There have been effects of global warming on the climate of India. India is already a disaster prone area, with the statistics of 27 out of 35 states being disaster prone, with most disasters being water related. The process of global warming has led to an increase in the frequency and intensity of these climatic disasters. According to surveys, in the year 2007-2008, India ranked the third highest in the world regarding the number of significant disasters, with 18 such events in one year, resulting in the death of 1103 people due to these catastrophes. According to the Indira Gandhi Institute of Development Research, if the process of global warming continues to increase, resulting climatic disasters would cause a decrease in India’s GDP to decline by about 9%, with a decrease by 40% of the production of the major crops. A temperature increase of 2°C in India is projected to displace seven million people, with a submersion of the major cities of India like Mumbai and Chennai.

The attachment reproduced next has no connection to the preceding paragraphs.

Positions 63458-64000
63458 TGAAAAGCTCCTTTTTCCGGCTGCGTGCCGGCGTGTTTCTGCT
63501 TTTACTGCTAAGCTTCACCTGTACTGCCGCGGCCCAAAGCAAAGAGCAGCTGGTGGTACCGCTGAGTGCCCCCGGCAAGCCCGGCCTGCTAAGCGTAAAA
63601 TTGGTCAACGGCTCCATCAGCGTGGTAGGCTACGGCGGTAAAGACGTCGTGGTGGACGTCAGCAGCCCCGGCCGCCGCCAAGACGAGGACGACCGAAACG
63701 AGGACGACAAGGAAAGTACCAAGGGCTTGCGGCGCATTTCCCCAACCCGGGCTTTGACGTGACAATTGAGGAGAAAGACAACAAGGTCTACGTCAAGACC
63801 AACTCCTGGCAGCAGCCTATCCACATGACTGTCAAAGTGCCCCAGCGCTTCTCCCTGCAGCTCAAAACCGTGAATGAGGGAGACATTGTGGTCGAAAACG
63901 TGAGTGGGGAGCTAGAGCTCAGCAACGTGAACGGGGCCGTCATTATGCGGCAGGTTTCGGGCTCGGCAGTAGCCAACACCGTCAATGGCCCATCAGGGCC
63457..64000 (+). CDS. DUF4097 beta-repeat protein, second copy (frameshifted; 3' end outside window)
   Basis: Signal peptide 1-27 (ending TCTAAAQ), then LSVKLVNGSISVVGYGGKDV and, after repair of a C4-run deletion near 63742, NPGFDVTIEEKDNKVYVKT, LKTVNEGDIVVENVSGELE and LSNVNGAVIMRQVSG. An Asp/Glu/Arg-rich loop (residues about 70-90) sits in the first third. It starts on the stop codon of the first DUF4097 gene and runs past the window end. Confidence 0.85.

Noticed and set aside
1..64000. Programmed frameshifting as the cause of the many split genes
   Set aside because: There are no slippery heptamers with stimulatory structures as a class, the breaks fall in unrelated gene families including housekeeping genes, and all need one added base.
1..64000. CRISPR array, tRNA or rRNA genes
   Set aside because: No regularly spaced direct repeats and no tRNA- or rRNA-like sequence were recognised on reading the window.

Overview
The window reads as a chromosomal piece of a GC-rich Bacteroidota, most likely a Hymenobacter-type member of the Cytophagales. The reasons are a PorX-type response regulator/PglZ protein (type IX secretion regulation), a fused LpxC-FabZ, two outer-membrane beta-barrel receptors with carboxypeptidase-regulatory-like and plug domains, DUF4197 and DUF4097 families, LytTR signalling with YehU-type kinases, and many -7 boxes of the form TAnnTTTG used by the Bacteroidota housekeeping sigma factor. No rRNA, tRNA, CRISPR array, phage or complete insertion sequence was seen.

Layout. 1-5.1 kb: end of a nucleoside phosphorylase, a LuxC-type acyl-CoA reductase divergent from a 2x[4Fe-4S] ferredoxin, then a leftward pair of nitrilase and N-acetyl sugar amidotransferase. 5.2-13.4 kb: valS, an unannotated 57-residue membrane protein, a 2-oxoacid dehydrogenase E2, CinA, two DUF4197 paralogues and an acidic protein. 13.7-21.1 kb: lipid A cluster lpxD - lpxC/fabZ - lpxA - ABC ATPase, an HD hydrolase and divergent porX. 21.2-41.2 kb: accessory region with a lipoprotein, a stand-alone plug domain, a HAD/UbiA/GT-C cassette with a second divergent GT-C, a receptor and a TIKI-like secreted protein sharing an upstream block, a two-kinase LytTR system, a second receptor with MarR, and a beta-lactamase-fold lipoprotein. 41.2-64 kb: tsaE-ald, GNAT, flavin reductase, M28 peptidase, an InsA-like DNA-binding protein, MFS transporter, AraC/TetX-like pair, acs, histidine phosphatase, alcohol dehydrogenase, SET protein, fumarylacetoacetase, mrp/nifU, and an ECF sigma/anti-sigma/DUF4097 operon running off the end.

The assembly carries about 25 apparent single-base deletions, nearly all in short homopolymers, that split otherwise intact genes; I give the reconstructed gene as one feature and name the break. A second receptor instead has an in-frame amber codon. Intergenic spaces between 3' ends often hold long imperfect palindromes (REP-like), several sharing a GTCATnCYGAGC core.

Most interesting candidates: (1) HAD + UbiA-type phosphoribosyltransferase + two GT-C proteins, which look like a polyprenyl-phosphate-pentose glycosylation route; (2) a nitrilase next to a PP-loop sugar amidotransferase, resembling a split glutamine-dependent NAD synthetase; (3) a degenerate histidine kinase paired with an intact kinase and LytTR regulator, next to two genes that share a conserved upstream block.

Reducing the risk of disasters related to climate changes